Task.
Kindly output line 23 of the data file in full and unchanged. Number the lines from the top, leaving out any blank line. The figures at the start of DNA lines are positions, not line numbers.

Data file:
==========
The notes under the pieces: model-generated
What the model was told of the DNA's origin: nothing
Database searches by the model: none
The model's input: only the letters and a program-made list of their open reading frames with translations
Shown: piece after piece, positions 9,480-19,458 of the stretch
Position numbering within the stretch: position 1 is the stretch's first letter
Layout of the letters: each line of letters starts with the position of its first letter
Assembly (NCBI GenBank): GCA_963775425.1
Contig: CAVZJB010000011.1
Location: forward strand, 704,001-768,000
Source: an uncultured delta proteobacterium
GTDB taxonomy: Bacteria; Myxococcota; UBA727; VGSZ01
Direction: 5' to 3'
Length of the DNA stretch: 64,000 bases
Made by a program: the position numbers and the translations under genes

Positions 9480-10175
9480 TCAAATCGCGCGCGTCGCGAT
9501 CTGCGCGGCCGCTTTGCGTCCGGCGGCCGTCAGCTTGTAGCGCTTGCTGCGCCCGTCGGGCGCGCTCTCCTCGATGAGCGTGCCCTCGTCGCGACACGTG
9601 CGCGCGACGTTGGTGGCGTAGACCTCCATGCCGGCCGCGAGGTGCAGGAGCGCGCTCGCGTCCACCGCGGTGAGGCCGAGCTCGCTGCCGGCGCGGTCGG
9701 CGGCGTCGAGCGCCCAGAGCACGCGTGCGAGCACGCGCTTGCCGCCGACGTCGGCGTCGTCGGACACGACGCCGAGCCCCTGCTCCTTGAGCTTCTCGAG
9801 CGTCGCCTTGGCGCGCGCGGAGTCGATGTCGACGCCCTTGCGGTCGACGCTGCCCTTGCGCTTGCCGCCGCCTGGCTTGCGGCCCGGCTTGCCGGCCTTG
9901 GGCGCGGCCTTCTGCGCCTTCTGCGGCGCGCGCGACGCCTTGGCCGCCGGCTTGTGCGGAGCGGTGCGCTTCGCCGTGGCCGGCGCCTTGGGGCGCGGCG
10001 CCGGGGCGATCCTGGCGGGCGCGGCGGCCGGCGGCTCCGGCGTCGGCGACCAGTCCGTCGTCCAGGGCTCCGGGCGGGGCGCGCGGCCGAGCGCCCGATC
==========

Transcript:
10001 CCGGGGCGATCCTGGCGGGCGCGGCGGCCGGCGGCTCCGGCGTCGGCGACCAGTCCGTCGTCCAGGGCTCCGGGCGGGGCGCGCGGCCGAGCGCCCGATC